- Fast Company: John Oliver and Captain Underpants among the most “challenged” books of 2018. “The ALA usually lists 10 books, but included 11 this year because there was just so much to clutch pearls over.”
- NBC News: More than half of banned books challenged for LGBTQ content. “The American Library Association noted there’s a ‘greater number of challenges’ to LGBTQ books — ‘especially those with transgender characters.’
- The Advocate: America’s Most Banned Book, George, Is about a Trans Girl.
- Washington Post: John Oliver’s gay Marlon Bundo story was the second-most complained-about book last year. “Meanwhile, the Pences have a second Marlon Bundo book out this week. “Marlon Bundo’s Day in the Nation’s Capital,” from conservative publisher Regnery, debuts Tuesday.”
- BookRiot: ALA Announces 2018’s Top 11 Banned Books
AASL School Library Month FREE Webinar
To celebrate School Library Month, AASL has gathered banned author Nick Bruel and school librarians to tell their stories of challenges to graphic novels and comics.
Don’t #%?$ My Graphic Novels: Conquering Challenges and Protecting the Right to Read
Wednesday, April 24, 2019 | 6:00 p.m. Central
We strive to create inclusive library collections that reflect a diverse global community. But what happens when members of the school community challenge or attempt to ban such inclusive materials?
In 2018, 38% of reported book challenges took place in schools. Among the challenged works were those in illustrated format, including Persepolis, Drama, This One Summer, Captain Underpants, Bad Kitty, and Bone. As we celebrate School Library Month, join us in advocating for and defending books that incorporate art with Bad Kitty author and illustrator Nick Bruel and librarians Mariela Siegert, Martha Hickson, and Suzanna Panter. They will share their experiences with censorship and navigating a graphic novel challenge. Moderated by Kristin Pekoll, assistant director of ALA’s Office for Intellectual Freedom, with resources and tools to support inclusion of all types of learning resources.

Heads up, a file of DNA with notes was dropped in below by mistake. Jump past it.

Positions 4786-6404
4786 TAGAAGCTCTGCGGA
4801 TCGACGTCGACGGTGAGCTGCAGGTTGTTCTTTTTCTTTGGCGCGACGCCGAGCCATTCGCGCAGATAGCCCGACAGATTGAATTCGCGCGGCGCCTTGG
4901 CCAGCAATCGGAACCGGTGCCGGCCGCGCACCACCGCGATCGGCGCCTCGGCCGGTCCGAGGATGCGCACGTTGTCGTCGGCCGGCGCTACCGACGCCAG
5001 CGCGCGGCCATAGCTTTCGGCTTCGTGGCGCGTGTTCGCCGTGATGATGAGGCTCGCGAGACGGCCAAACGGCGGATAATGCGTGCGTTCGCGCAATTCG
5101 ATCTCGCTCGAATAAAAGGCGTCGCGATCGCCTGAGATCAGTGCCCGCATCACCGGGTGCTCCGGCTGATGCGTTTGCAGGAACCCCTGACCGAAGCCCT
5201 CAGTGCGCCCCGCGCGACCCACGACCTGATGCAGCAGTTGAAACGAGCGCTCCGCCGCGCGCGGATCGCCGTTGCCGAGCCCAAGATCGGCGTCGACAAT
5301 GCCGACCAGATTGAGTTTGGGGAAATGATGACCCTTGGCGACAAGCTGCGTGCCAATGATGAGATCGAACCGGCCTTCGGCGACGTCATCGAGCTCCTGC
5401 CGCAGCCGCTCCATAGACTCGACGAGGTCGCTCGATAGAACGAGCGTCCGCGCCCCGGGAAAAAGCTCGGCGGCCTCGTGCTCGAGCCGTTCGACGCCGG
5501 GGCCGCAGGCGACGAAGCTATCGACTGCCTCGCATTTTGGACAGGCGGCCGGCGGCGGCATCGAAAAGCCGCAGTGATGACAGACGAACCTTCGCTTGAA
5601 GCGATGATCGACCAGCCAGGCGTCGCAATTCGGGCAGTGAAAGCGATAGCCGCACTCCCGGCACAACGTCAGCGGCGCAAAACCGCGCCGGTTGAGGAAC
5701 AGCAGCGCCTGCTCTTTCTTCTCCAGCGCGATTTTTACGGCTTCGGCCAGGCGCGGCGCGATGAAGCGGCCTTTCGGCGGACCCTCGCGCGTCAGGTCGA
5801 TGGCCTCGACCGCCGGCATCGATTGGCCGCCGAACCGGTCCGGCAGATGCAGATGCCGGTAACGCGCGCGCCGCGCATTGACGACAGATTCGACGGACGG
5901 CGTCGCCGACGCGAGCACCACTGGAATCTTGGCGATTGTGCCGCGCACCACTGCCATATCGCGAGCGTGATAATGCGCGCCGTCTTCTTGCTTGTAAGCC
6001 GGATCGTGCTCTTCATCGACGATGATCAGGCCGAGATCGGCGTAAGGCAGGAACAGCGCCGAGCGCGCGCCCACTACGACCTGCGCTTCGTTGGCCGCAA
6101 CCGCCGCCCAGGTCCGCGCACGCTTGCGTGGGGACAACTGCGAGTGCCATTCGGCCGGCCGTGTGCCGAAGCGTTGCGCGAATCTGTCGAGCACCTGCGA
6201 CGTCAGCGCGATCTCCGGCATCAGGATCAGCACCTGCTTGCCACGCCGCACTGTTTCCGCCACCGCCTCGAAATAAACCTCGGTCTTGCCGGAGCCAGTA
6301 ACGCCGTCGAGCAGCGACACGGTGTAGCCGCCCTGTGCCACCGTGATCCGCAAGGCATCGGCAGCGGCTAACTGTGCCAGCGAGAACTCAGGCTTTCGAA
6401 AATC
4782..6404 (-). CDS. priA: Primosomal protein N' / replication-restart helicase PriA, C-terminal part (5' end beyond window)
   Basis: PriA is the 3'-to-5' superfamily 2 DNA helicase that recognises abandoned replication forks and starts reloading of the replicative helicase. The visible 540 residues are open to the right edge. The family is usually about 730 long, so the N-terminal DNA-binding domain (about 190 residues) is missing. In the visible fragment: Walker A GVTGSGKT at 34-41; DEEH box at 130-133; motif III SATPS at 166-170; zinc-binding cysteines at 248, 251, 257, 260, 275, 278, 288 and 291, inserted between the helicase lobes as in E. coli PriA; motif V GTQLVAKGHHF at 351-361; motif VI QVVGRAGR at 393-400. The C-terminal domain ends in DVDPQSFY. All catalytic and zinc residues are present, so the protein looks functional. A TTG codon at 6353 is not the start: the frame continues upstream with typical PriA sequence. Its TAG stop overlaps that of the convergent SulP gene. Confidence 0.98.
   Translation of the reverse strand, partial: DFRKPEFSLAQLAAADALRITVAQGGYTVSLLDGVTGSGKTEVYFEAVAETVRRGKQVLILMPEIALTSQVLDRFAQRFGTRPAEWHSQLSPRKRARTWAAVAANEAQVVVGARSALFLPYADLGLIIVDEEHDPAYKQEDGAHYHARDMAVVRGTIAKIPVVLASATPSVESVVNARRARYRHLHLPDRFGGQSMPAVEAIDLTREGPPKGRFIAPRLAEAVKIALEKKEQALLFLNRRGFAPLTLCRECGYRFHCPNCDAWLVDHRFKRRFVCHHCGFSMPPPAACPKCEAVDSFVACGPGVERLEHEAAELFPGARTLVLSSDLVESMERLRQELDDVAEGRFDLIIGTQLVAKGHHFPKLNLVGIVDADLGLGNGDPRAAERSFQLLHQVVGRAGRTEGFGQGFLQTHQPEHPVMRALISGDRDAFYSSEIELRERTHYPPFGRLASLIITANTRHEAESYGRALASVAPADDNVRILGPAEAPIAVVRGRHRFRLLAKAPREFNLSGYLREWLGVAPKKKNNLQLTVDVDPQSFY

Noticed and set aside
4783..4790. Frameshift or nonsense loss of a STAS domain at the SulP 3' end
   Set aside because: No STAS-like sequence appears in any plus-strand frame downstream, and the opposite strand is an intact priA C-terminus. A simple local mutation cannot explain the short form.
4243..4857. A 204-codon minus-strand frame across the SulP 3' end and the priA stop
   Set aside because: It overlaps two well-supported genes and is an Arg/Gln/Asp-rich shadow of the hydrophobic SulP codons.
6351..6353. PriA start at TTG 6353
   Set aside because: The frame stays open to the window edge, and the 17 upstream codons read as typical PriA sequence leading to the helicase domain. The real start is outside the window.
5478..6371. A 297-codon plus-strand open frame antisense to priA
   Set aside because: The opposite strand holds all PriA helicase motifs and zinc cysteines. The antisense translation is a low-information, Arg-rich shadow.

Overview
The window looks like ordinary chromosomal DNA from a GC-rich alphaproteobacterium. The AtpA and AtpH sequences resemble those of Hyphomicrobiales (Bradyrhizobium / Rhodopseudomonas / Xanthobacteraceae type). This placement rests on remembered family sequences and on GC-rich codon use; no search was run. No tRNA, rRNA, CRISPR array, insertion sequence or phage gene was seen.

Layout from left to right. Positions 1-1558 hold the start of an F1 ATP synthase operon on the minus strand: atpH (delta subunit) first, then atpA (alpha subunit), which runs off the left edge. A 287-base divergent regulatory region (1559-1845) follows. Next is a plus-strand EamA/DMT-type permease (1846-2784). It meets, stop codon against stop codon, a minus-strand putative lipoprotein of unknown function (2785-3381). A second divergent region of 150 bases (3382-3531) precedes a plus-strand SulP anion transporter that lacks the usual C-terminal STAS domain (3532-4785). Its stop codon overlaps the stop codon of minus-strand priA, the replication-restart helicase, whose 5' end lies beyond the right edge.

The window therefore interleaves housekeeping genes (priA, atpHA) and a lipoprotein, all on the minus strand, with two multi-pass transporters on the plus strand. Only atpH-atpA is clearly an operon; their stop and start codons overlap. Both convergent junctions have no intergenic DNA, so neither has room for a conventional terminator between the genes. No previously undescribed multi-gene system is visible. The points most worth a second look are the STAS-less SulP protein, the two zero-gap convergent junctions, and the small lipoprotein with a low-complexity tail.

Why are There 11 Most Challenged Books This Year?
Traditionally ALA releases a top 10 list of banned and challenged books within The State of America’s Libraries report. This year 11 books were selected, since two titles were tied for the final position on the list, and both books were burned by a religious activist to protest a Pride event.
Shining a light on censorship in America’s libraries makes our communities strong and ultimately makes our country stronger. Help us defend the right to read these stories and so many others.
Kristin Pekoll is the Assistant Director of ALA’s Office for Intellectual Freedom and is the first contact for support to librarians and educators who are experience censorship. Kristin communicates with state library associations on current book challenges and publications that deal with censorship, privacy, ethics, and internet filtering. She organizes online education and training on the freedom to read and how to navigate reconsideration requests and media relations. Kristin started her career as a youth librarian in West Bend, Wisconsin where she experienced a book challenge to over eighty YA LGBTQ books. This summer she will be publishing her first book with ALA Editions titled Beyond Banned Books: Defending Intellectual Freedom throughout Your Library. In her free time she enjoys watching the Green Bay Packers and working on jigsaw puzzles. Find her on Twitter @kpekoll.